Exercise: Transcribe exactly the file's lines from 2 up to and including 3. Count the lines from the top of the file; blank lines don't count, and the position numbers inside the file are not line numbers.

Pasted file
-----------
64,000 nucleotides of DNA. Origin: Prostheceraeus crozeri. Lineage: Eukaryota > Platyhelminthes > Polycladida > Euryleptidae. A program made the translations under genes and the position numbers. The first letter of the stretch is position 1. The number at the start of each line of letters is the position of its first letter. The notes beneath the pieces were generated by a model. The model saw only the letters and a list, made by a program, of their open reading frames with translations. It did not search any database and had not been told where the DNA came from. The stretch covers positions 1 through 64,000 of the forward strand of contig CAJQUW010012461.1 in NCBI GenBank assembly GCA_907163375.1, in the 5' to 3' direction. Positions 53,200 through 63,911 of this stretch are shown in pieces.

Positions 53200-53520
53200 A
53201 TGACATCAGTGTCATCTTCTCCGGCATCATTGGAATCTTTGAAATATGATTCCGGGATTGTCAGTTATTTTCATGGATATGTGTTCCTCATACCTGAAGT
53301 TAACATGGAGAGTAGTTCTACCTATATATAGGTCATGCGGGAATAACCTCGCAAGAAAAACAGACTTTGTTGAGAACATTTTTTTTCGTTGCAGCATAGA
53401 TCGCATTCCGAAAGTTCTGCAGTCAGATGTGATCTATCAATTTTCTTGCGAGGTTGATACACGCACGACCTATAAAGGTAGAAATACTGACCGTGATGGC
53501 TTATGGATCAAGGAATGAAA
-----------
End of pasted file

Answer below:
Positions 53200-53520
53200 A